The deformation of rock layers because of compressive forces to form folds.
Foliar Leaching
Process in which water from precipitation removes plant nutrients from the surface of leaves.
Process where once randomly distributed platy minerals in a rock become reoriented, because of metamorphism, in a parallel manner.
Food Chain
Movement of energy through the trophic levels of organisms. In most ecosystems, this process begins with photosynthetic autotrophs (plants) and ends with carnivores and detritivores.
Food Web
A model describing the organisms found in a food chain. Food webs describe the complex patterns of energy flow in an ecosystem by modeling who consumes who.
Foot Wall
The bottommost surface of an inclined fault.
Process that changes the state of rest or motion of a body.
Force of Acceleration
Force resulting in the speed of a moving body to increase.
Ecosystem dominated by trees. Major forest biomes include tropical evergreen forest, tropical savanna, deciduous forest, and boreal forest.
Microscopic organisms of the group protozoa that are found living mainly in marine environments. These organisms produce shells rich in calcium carbonate. Sedimentation and lithification of these shells produces the sedimentary rock chalk.
Foreset Bed
Deltaic deposit of alluvial sediment that is angled 5 to 25° from horizontal. Most of the delta is made up of these deposits.
Small earth tremors that occur seconds to weeks before a significant earthquake event.
Geologically preserved remains of an organism that lived in the past.
Fossil Fuel
Carbon based remains of organic matter that has been geologically transformed into coal, oil and natural gas. Combustion of these substances releases large amounts of energy. Currently, humans are using fossil fuels to supply much of their energy needs.
The change in state of matter from liquid to solid that occurs with cooling. Usually used in meteorology when discussing the formation of ice from liquid water.
Freezing Rain
A type of precipitation. Occurs when liquid rain hits a cold surface and then immediately freezes into ice. For this to occur, a surface temperature inversion is usually required. In such an inversion, the surface must have a temperature below freezing, while the temperature of the atmosphere where the precipitation forms is above freezing.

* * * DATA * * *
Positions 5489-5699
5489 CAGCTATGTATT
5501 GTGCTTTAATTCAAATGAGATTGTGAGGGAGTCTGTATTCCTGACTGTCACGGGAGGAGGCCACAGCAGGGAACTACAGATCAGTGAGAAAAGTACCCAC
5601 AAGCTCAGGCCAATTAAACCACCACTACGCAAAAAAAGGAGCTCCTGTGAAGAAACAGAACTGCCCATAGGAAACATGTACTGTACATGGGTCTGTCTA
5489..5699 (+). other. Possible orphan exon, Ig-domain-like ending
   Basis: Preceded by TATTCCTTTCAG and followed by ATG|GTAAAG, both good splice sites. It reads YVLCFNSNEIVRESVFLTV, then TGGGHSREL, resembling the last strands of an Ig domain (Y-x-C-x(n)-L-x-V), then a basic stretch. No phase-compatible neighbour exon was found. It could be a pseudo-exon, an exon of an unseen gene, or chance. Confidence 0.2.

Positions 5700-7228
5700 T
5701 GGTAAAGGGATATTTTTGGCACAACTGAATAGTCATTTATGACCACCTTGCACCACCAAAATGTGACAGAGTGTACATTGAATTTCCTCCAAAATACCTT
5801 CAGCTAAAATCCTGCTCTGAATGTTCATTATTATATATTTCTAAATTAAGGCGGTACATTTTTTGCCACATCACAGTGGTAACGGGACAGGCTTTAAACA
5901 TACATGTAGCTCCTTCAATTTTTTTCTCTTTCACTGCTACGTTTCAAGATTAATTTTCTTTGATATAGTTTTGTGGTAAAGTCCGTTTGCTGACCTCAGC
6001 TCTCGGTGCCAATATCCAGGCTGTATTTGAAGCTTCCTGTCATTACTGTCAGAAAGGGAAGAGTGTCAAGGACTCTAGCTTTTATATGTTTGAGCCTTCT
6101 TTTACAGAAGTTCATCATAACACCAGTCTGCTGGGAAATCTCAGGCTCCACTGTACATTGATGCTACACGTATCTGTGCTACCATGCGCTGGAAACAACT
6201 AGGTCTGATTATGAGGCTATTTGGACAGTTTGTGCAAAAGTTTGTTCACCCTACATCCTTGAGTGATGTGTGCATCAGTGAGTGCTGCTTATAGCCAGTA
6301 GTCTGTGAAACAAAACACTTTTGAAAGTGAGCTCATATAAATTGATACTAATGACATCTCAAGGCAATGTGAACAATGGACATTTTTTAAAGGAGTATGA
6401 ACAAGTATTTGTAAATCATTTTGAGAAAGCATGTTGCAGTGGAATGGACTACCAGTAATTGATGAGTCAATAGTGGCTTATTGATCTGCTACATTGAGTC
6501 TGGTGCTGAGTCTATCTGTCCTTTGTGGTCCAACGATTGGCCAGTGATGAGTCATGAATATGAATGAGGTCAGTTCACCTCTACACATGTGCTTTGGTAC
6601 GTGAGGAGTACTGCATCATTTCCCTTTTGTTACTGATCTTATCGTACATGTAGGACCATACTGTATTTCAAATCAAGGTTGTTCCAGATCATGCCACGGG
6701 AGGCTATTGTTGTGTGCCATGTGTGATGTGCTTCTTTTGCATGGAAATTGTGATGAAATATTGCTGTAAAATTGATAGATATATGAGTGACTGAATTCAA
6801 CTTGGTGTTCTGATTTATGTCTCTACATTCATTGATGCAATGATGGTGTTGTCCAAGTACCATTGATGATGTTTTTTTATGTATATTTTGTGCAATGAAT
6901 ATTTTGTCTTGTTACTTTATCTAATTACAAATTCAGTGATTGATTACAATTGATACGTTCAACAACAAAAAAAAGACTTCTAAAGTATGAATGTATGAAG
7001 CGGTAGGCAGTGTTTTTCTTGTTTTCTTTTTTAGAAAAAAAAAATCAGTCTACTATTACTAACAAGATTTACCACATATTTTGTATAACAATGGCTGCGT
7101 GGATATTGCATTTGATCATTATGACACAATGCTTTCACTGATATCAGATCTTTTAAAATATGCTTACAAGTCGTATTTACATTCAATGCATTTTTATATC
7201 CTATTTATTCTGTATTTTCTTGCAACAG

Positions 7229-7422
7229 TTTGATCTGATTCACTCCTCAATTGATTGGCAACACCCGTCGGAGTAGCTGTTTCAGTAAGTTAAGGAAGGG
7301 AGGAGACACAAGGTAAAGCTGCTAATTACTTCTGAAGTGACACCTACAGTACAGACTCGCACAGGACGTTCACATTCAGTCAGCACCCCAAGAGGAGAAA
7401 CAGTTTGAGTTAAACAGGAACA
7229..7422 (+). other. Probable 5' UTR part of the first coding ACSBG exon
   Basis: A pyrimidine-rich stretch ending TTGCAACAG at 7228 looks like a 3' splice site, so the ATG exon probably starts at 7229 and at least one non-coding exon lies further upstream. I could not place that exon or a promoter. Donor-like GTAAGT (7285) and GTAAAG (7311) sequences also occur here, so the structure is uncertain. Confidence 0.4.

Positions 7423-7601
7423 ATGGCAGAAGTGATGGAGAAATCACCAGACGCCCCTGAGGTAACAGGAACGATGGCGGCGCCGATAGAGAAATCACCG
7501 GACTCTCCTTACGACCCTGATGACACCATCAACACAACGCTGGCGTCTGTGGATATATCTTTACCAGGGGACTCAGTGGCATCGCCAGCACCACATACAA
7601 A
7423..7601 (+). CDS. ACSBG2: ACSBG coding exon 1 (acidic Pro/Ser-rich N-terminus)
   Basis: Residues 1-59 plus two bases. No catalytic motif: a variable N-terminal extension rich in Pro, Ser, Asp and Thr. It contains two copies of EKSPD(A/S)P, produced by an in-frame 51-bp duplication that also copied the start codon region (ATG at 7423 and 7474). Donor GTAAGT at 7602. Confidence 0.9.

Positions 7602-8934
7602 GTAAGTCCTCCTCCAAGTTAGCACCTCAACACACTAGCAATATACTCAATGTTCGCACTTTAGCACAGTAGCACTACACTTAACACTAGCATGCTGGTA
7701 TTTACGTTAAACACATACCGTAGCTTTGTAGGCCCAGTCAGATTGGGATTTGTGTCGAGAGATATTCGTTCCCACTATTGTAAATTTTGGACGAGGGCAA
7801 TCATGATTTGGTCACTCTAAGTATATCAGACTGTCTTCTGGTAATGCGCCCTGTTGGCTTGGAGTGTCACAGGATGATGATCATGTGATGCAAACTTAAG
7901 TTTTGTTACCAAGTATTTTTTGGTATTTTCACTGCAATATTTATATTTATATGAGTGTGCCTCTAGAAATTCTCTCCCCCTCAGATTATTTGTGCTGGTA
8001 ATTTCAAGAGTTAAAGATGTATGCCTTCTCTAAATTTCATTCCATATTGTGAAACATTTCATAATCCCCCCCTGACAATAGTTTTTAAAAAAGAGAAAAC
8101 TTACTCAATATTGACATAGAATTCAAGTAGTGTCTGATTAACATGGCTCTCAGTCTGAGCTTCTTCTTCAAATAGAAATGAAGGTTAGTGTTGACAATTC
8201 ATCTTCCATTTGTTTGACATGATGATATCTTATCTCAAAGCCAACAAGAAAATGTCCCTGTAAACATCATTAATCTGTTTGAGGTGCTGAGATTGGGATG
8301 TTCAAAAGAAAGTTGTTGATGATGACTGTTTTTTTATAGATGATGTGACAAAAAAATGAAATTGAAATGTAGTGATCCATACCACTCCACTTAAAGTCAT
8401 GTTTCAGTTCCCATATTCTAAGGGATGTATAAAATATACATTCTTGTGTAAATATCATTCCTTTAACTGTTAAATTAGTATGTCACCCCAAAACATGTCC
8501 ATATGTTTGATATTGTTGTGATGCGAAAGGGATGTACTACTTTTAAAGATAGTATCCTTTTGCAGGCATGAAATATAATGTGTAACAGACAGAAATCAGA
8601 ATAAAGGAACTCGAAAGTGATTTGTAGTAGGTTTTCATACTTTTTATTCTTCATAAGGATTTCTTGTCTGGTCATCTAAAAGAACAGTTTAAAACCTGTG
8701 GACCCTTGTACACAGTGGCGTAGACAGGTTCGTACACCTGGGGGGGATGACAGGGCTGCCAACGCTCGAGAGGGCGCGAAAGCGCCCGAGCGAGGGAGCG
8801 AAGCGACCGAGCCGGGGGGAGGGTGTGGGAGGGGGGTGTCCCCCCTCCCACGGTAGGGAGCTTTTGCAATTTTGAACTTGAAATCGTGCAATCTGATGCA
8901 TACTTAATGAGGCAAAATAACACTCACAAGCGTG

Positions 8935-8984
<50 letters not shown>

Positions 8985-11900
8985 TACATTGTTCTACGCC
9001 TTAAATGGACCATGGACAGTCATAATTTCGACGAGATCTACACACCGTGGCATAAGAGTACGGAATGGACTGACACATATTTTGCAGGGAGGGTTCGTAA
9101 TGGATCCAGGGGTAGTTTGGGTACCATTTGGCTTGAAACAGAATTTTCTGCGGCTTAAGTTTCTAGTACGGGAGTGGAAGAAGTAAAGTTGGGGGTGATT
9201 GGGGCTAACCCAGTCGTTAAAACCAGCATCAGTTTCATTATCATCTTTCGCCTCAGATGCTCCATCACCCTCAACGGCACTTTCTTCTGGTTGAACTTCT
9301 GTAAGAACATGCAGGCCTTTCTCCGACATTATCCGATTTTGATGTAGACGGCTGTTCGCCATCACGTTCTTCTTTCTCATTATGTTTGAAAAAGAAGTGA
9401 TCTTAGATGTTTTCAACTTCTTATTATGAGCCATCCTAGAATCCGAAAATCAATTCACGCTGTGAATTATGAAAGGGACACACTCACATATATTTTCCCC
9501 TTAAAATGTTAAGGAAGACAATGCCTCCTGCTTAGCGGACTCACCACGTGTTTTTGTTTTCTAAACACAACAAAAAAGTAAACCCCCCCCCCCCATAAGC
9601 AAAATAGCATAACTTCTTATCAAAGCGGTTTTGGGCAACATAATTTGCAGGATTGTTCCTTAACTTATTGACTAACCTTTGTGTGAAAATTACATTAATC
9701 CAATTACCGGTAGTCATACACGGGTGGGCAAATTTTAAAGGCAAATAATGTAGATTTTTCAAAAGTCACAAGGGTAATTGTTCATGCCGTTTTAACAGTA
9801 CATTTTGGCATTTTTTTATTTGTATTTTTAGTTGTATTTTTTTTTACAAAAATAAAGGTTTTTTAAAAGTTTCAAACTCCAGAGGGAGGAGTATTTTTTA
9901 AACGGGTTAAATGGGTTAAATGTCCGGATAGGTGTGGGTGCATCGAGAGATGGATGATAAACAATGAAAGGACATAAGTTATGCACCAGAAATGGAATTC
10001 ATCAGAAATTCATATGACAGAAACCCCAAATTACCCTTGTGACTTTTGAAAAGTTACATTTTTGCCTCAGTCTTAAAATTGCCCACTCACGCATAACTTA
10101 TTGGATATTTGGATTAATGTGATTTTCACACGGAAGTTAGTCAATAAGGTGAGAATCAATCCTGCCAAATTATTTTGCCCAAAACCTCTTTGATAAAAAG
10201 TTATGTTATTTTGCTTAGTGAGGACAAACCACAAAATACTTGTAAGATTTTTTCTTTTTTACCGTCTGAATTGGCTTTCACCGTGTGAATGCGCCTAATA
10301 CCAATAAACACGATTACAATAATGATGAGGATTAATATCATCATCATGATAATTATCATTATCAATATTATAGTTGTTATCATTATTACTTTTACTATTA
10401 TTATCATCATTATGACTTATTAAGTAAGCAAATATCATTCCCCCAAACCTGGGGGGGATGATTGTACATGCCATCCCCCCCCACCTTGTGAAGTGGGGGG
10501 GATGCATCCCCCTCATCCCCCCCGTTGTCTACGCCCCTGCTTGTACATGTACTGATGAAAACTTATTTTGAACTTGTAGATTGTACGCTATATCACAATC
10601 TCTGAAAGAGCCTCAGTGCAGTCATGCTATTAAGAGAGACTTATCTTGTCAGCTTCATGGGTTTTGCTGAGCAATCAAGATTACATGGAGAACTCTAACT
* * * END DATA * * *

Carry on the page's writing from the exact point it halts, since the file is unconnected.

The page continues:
Freeze-Thaw Action
Processes associated with daily and seasonal cycles of freezing and melting.
See chlorofluorocarbons.
Fresh Water
Water that is relatively free of salts.
Resistance between the contact surfaces of two bodies in motion.
Frictional Force
Force acting on wind near the Earth's surface due to frictional roughness. Causes the deceleration of wind.
Transition zone between air masses with different weather characteristics.
Frontal Fog
Is a type of fog that is associated with weather fronts, particularly warm fronts. This type of fog develops when frontal precipitation falling into the colder air ahead of the warm front causes the air to become saturated through evaporation.
Frontal Lifting
Lifting of a warmer or less dense air mass by a colder or more dense air mass at a frontal transitional zone.
Frontal Precipitation
See convergence precipitation.
Deposition of ice at the Earth's surface because of atmospheric cooling.
Frost Creep
Slow mass movement of soil downslope that is initiated by freeze-thaw action. Occurs where the stresses on the slope material are too small to create a rapid failure.
Frost Point
Is the temperature at which water vapor saturates from an air mass into solid usually forming snow or frost. Frost point normally occurs when a mass of air has a relative humidity of 100%.
Frost Wedging
A process of physical weathering in which water freezes in a crack and exerts force on the rock causing further rupture.
Fujita Tornado Intensity Scale
Tornado classification system developed by T. Theodore Fujita. This system six levels from F0 to F5. These levels are based on the estimated speed of the tornado's winds from proxy information like property damage.
Fundamental Niche
Describes the total range of environmental conditions that are suitable for a species existence without the effects of interspecific competition and predation from other species.
Group, at the kingdom level, in the classification of life. Multicellular organisms that have a eukaryotic cell type, mitochondria, and a cell wall composed of chitin and other noncellulose polysaccharides.
Funnel Cloud
A tornado which is beginning its descent from the base of a cumulonimbus cloud. This severe weather event may or may not reach the ground surface.
Fusion (Nuclear)
Process where the mass of an atomic nucleus is made larger by the addition of subatomic particles. This process releases atomic energy in the form of heat and electromagnetic radiation.




Citation: Pidwirny, M. (2006). "Glossary of Terms: F". Fundamentals of Physical Geography, 2nd Edition. Date Viewed.



Created by Dr. Michael Pidwirny & Scott Jones University of British Columbia Okanagan

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05/07/2009 15:26